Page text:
I HAVE finally got around to making my will, and want to make my close friend my executor, not any of my children. They are grown up but not practical (they all live abroad or away from Scotland).

Is this legal, or can my eldest, who thinks he should be executor anyway although he lives in England, step in and take the friend’s place?

There is no rule of law in Scotland that gives children any preference to be executor if you make a will, nor indeed is there any pecking order at all among siblings anyway. The choice is entirely yours. Only way your eldest could be executor is if the friend declines or refuses the appointment, or has died before you, in which case any other child of yours could ask the court to be made executor. But your will rules the family and there should be no argument.

I HAVE a shop leased. It is in a tenement block in Glasgow. The factors are not good at doing repairs and seem to bill us very highly every 6 months but never answer calls about supplying breakdowns of costs. Can get together with the flat owners upstairs and change factors?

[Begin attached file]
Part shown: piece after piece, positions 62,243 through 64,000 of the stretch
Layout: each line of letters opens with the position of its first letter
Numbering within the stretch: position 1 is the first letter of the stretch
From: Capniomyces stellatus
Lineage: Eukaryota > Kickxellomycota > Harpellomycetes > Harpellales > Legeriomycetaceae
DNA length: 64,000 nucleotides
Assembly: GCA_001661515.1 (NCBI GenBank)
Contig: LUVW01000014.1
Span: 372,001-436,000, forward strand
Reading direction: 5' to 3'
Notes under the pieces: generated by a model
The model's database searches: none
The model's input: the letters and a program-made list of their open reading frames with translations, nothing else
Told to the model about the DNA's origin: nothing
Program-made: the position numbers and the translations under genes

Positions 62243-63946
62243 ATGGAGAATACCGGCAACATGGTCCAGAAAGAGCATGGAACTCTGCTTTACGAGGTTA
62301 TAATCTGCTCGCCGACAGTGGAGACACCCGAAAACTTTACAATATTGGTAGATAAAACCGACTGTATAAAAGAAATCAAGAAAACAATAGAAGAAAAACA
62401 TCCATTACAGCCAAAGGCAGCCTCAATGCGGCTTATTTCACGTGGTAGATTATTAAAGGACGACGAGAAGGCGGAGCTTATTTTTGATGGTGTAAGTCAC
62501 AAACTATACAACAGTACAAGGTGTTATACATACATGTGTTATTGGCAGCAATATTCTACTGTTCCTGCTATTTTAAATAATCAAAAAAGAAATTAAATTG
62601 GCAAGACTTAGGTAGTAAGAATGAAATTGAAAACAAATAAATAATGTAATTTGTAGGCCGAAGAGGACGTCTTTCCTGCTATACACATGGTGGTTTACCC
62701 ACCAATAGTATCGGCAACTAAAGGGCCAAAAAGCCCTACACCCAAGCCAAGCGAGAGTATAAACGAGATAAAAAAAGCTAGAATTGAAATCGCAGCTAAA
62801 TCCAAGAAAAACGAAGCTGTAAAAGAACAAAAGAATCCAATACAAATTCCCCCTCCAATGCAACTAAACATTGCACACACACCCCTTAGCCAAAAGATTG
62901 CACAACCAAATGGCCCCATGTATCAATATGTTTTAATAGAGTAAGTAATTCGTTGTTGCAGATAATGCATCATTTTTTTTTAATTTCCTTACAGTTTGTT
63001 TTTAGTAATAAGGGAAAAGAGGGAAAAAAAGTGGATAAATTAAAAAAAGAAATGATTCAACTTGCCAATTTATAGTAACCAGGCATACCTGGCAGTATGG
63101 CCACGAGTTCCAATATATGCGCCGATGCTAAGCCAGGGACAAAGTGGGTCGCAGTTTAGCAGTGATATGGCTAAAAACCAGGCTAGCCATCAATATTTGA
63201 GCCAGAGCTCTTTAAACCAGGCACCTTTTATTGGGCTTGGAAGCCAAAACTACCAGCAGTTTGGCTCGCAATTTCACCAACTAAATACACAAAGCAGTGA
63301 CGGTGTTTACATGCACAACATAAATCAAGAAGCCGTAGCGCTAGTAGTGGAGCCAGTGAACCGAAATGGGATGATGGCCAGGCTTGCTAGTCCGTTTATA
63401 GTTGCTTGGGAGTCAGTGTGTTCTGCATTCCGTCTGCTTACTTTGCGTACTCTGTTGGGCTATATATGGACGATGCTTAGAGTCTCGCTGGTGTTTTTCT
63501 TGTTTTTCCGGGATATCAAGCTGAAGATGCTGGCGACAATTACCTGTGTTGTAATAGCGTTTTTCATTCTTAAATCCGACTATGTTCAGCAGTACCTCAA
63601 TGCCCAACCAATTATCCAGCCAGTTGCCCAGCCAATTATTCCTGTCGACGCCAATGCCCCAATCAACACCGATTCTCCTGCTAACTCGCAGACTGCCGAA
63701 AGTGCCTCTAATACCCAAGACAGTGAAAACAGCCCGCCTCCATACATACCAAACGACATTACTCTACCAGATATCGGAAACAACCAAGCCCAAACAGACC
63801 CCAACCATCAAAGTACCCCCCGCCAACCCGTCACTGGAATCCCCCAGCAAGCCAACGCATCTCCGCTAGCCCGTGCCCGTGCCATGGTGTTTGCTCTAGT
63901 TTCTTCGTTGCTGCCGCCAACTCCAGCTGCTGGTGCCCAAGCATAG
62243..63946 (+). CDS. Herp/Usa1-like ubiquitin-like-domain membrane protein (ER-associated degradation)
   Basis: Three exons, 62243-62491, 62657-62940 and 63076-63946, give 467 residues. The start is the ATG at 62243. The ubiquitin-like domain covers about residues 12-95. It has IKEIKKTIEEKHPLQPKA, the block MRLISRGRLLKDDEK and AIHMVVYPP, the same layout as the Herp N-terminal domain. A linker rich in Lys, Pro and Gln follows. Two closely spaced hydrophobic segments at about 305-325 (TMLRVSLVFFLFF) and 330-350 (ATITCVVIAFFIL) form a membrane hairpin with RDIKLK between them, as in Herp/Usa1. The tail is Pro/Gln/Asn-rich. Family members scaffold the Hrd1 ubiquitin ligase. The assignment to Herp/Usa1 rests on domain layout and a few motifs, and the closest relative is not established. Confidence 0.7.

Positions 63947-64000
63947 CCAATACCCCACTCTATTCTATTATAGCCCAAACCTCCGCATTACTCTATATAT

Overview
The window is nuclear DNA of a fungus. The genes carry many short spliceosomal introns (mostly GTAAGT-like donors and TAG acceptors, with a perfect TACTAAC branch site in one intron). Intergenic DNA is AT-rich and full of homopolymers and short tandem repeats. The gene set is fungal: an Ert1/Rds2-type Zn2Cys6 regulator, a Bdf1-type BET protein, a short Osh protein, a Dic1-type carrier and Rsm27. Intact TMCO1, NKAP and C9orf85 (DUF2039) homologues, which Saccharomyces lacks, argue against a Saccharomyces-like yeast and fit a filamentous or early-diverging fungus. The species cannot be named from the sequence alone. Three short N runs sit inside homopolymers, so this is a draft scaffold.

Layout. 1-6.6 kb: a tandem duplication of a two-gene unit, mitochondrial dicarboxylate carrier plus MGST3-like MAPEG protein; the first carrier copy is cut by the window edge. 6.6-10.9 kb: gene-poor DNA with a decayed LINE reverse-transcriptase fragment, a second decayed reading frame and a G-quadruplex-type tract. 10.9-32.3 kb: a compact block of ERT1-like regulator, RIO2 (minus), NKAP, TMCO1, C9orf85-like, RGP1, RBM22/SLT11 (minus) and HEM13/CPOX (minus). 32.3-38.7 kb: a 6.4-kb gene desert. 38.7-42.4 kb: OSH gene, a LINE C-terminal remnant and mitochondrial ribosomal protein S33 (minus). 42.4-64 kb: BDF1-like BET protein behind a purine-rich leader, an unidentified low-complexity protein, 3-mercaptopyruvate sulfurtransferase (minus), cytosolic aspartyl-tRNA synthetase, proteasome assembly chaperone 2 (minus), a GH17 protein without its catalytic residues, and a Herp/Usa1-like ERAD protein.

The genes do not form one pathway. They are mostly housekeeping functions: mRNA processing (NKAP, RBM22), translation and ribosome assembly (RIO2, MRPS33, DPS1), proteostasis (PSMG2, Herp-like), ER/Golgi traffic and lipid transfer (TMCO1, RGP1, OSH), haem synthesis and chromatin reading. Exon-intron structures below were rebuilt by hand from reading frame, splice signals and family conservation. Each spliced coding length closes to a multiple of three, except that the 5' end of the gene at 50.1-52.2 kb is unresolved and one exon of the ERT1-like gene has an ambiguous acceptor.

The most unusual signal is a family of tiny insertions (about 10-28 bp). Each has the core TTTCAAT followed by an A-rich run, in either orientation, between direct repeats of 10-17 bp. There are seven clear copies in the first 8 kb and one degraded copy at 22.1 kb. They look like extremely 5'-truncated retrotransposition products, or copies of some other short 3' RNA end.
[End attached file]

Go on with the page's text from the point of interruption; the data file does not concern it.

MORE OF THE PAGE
Probably not. The title deeds will give rights to owners and not tenants , for the likes of engaging factors, and as you are only a tenant, your powers depend on your lease, which will almost certainly not contain powers to vote in any factor’s meeting. But complain to your landlord and hope he/she/they will act. But as they are not paying the common charges, they might be less than enthusiastic to help.

IS IT legal if I do a job for a customer, fitting a gas boiler, for them to pass on details about the job to another person entirely without my consent?

Unless you sign customers up with some kind of confidentiality clause in a contract, they are free to tell the world what a good , bad or indifferent gas fitter you are as long as they tell the truth. There is no mafia law of omerta for domestic tradesmen. And any customer asked to sign woud immediately think there was something wrong.

MY stationary car was hit by another car. The police were called and discovered the driver had no licence, MOT, tax or insurance. I have had to pay over £650 to have my car repaired. I did not wish to claim my insurance as I would lose my no claim bonus and also my premiums would increase. Is there anything I can do?

You can always sue the driver but if he is not insured he will have no money. You may be able to make some recovery from the Motor Insurers’ Bureau (MIB), which is an organisation set up by Britain’s insurance company as a compensator of last resort where a driver causes injury or damage and is not insured. There are strict rules and procedures that govern claims, but there is an excellent website www.mib.org.uk or tel. 01908 830001. They will even pay your lawyer’s costs if a claim is successful